A new study in South Yorkshire is to test whether smartphone sensors could help detect and prevent illnesses.
Global tech giant Google will conduct the research alongside academics and local government staff at the South Yorkshire Digital Health Hub.
The first project will test whether sensors could help detect conditions such as high blood pressure, high cholesterol and chronic kidney disease.
Debbie Weinstein, from Google, said the research could “drive lasting change”.
Ms Weinstein, managing director for Google UK and Ireland, said the projects would “explore how technology could improve quality of life, free valuable NHS resources and drive economic growth”.
“Technology has the power to transform the nation’s health and we recognise the need for an approach that unlocks both the innovative tools and the skills needed to implement these solutions,” she added.
As part of the project, Google said it would also provide 500 Fitbits – a wearable fitness tracker – for a separate study on post-surgical rehabilitation.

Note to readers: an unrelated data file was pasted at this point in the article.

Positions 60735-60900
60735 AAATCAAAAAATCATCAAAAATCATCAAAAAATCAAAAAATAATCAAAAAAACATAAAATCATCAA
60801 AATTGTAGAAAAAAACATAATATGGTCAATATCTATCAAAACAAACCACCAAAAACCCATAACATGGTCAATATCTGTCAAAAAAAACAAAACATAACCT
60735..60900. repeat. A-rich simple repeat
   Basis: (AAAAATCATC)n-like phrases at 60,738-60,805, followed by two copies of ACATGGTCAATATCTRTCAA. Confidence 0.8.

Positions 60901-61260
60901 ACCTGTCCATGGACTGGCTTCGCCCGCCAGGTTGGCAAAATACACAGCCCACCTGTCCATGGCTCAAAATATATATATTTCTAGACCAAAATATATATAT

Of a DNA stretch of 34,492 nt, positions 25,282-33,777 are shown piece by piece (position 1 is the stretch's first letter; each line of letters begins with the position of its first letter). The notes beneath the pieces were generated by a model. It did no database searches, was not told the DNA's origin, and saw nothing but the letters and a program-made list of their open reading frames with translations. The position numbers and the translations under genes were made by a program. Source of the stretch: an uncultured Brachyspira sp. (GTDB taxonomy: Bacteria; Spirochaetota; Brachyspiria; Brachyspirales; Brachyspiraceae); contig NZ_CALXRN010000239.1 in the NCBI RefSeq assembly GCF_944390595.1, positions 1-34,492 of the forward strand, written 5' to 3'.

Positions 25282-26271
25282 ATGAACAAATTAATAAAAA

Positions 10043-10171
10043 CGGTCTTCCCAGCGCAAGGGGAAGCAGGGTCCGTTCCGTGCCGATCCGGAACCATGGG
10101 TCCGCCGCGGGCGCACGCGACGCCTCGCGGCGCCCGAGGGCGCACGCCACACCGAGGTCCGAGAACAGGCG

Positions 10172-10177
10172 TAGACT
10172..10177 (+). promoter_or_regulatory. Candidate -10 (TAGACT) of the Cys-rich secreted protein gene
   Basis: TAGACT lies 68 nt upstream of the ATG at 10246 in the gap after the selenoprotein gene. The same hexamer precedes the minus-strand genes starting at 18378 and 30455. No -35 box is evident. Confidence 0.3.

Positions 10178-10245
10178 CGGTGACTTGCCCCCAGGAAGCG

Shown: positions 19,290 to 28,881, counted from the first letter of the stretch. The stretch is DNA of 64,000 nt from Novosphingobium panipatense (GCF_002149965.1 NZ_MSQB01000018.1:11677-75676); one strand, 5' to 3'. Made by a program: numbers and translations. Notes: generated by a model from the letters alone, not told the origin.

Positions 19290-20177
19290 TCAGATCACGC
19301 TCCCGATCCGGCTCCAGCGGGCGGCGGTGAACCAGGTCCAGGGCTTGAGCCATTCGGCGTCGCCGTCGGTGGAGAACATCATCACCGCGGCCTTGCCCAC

The cross-sector collaboration would “serve as proof of concept” for other UK regions, Ms Weinstein said.
Digital data from daily life, such as that from wearable technology like smart watches, was an “underutilised source of information”, according to the South Yorkshire Digital Health Hub.
Tim Chico, director of the Health Hub and professor of cardiovascular medicine at the University of Sheffield, said: “We launched this health hub because we know that the more information we have about patients’ health as early as possible, the more opportunities we will have to make a difference.”
Professor Chico added: “With partners like Google, we are able to look at how we harness technology to support that information gathering, to support patients and medical professionals to make decisions together earlier, leading to better outcomes.”
The partnership will also see Google fund 30 digital apprenticeships for small businesses in South Yorkshire as part of a three-year partnership with the South Yorkshire Mayoral Combined Authority.
Oliver Coppard, South Yorkshire’s Mayor, said: “Our partnership is based on our shared ambition to tackle the stark health inequalities that plague our communities, using cutting edge digital tools and solutions to address long-term problems.”